How To Remove Old Roofs


How To Remove Old Roofs

old roof, roofings

You are allowed to add another shingles layer on the initial one but the truth is that the old shingles are always better to be removed. Shingles that are added over old shingles will never last as long as a brand new installation after removing the old shingles. The problem is that this is a task that is not that easy. You need to be careful and always plan everything properly.

Removing the old roof shingles will allow you to:

  • Figure out what happens under the shingles. For instance, you can fix small leaks that would cause a lot of damage. Exposing roof surface allows you to fix and find damage.
  • Replace corroded or damaged metal valleys and flashing.
  • Build a brand new roof that will be smoother.
  • Install water and ice barriers so that ice dam problems can disappear.

Preparing For Tear-Offs

You can use tear-off shovels with serrated edges in order to tear up shingles. This is because of the fulcrum that is welded on the shovel head’s back.

It is difficult to tear off the old roof and you do need specialty tools. It is vital that you prepare properly and that you get all the tools that are needed for the clean-up process, not just the removal process. Here are the steps you have to follow:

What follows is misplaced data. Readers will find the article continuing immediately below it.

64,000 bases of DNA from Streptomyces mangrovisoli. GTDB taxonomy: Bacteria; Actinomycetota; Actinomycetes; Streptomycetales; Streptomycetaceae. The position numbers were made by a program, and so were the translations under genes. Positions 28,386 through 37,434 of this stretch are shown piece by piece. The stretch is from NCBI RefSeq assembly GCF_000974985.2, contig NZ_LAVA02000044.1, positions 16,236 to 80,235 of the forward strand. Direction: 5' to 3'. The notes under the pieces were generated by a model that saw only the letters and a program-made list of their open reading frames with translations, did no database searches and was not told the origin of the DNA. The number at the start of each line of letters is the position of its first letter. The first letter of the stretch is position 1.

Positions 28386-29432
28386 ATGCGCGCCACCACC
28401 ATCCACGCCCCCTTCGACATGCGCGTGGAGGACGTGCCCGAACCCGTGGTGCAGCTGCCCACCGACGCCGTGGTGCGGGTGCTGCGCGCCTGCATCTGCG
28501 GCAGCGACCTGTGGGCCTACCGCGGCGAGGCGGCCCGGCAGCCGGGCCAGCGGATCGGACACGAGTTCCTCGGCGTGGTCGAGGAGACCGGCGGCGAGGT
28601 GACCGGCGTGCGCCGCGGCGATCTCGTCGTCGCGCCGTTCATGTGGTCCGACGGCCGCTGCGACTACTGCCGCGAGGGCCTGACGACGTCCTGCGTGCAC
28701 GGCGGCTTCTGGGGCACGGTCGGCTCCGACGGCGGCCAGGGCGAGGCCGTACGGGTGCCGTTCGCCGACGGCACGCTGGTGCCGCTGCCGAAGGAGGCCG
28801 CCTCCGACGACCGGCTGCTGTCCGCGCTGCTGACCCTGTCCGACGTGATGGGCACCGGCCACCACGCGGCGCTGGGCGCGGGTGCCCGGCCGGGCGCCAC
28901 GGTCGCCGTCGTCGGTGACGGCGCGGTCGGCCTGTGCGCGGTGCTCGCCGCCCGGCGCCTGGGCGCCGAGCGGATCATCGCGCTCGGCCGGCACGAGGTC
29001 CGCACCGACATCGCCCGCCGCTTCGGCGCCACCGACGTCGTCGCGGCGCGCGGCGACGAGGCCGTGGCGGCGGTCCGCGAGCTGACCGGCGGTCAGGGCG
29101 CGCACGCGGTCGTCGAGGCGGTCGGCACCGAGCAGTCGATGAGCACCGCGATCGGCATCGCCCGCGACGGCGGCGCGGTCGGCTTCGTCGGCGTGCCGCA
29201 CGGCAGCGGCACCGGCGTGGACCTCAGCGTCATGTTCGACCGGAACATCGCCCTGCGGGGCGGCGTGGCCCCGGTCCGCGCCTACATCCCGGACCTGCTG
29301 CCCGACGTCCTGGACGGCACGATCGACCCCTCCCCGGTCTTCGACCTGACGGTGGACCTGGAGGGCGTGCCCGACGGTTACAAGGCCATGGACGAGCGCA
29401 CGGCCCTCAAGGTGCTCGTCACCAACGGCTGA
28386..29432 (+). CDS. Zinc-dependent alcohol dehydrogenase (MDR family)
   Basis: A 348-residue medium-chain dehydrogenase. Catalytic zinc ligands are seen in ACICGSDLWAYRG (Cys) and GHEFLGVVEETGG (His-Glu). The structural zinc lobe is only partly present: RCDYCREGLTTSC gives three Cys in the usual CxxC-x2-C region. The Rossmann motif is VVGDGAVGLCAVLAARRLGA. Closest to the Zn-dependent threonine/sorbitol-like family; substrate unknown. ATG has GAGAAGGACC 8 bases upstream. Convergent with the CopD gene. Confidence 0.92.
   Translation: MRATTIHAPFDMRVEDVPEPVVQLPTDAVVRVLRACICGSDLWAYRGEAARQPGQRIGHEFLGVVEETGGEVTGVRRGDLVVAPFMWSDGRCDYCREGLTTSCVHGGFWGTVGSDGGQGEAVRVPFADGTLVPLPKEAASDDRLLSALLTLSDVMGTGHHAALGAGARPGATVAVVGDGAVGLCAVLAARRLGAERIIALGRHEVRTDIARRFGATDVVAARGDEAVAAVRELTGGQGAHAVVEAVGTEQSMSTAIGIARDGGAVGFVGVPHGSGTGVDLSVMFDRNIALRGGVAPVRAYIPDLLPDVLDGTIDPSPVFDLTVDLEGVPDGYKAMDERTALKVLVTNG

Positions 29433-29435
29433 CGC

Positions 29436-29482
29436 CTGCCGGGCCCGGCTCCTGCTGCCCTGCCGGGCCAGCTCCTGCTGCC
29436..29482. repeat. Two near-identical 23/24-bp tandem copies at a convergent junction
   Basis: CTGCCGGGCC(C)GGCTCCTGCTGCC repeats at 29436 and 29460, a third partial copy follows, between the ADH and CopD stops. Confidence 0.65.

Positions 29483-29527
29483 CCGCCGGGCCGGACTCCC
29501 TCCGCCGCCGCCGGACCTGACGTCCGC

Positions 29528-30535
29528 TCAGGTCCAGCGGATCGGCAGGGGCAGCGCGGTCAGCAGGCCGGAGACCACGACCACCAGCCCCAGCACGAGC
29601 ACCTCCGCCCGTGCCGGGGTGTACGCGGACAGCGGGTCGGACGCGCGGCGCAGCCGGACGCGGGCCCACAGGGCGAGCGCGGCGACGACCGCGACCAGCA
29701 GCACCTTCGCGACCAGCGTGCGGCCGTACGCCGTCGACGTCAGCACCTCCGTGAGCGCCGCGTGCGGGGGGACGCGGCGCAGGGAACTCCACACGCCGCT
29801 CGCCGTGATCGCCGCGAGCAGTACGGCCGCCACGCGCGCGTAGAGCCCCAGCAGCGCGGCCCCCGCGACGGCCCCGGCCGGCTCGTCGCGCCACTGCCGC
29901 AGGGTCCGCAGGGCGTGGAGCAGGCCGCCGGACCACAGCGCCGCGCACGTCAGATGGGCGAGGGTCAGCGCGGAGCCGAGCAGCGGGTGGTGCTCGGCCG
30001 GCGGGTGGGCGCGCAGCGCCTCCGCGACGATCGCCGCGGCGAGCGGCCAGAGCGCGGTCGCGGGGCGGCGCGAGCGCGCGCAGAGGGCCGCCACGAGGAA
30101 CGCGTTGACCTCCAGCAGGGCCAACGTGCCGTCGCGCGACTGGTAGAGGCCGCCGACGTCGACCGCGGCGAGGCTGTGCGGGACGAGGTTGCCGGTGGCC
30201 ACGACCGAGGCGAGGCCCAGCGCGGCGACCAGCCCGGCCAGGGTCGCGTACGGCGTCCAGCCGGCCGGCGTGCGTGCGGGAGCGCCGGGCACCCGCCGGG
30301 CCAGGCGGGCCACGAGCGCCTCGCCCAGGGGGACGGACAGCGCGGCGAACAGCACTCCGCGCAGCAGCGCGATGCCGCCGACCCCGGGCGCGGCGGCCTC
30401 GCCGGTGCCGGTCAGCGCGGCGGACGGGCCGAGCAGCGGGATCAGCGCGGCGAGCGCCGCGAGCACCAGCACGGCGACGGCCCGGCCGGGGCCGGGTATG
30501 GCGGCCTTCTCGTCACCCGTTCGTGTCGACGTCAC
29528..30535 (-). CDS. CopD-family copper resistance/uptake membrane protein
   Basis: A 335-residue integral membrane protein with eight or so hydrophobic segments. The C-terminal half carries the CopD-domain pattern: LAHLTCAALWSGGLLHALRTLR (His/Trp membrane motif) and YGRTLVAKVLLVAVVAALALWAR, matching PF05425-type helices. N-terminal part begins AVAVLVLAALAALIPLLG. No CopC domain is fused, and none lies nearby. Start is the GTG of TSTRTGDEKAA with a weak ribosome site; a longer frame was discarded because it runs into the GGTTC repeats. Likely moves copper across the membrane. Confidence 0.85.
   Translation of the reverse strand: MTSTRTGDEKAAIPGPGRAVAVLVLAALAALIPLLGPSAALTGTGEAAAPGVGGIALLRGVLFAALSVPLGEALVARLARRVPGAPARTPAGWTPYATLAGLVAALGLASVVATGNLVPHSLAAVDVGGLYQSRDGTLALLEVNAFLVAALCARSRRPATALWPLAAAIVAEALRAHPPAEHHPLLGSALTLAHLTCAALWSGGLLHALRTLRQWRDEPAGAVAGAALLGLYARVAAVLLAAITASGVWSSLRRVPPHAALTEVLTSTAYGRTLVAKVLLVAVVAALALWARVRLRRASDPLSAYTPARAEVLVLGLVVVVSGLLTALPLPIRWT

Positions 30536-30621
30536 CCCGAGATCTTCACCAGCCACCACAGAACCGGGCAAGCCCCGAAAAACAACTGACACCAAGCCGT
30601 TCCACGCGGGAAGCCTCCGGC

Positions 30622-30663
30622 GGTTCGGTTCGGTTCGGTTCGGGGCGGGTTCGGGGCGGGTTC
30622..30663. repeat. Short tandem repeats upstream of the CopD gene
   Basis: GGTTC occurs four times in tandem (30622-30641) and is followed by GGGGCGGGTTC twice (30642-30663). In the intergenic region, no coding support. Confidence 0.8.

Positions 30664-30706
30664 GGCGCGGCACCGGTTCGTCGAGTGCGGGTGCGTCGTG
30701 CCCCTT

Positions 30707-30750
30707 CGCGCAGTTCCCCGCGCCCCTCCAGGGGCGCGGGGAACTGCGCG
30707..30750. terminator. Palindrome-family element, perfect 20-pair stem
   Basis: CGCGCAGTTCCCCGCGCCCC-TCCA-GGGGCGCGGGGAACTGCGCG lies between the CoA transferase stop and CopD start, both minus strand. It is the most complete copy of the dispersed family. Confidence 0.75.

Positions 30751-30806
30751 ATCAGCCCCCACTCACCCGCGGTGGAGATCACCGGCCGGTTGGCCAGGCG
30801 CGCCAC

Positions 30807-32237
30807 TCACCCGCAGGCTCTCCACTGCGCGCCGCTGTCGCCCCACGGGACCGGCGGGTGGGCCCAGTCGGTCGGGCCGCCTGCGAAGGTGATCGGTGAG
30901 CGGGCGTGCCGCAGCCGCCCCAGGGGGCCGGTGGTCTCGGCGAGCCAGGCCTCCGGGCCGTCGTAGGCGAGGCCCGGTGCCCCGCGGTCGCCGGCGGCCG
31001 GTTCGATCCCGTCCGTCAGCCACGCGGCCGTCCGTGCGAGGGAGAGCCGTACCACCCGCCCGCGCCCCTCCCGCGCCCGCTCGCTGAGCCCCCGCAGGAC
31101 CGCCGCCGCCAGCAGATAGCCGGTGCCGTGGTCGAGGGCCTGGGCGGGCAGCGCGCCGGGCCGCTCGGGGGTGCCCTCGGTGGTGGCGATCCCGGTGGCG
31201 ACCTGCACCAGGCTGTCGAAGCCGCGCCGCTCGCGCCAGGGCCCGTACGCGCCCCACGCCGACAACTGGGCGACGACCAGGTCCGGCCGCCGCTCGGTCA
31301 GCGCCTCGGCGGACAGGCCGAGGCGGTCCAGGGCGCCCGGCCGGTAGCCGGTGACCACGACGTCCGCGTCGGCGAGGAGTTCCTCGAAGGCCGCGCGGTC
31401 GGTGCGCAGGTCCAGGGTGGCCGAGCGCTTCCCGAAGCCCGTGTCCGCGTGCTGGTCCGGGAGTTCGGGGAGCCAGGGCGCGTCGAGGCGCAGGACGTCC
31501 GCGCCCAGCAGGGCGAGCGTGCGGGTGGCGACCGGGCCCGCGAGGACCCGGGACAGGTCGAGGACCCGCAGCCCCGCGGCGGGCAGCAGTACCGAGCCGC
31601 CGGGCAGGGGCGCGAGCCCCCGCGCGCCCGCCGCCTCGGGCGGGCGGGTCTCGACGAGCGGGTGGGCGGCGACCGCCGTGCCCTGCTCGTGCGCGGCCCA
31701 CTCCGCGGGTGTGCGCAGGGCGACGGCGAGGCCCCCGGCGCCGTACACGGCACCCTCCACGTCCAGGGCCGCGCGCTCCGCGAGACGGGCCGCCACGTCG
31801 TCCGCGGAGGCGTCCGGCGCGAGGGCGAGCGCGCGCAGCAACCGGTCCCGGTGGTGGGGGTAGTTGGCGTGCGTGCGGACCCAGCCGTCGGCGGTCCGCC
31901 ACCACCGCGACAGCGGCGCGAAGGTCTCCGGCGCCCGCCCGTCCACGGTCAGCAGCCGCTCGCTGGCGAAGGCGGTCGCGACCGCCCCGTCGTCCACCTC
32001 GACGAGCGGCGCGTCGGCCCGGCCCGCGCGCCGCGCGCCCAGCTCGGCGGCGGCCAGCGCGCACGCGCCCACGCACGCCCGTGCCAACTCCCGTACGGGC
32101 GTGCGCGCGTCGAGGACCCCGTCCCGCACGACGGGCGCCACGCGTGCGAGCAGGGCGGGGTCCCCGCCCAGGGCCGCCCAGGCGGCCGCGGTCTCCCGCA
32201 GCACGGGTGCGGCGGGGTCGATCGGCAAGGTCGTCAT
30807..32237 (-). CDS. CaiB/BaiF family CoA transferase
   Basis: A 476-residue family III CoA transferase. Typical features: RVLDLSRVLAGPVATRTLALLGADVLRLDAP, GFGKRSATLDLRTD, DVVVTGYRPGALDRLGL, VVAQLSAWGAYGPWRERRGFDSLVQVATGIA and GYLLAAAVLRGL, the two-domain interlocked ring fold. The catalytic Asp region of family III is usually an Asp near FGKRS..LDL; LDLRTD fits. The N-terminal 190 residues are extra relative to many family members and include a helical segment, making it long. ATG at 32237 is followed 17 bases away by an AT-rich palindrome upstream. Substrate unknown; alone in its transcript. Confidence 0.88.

• Put a large trash container in a proper position for an easier loading. It is a good idea to position right under lower eaves so that you save time since debris would drop right into the container. Protect the driveway with old plywood sheets.
  • Use reinforced plastic tarps to cover the foliage close to the house. This allows an easier cleanup. Lean plywood sheets can be set against the walls in order to protect doors and windows, electrical fixtures and siding.
  • Start using the tear off shovel to remove old shingles. You can start wherever you like. Save your back muscles by working from the sides, top and bottom. Use a push broom to clean the roof and remove what remains. Always remove the fasteners as you see them since they are huge tripping hazards.
  • Now you have to cut water and ice barriers, remove backing and put the sticky side to sheathing present along the eave edges. The ends should overlap 6 inches.
  • Felt over the ventilation holes. Accidentally stepping through camouflaged holes is possible so you need to cover everything with plywood tacked down scraps. Wind protection is possible with snap shingle layout lines.
  • Loose scraps can be cleaned up by simply dragging around trash cans so that you transfer debris towards a larger container. You have to always go over the house with the use of a magnetic broom in order to remove extra debris.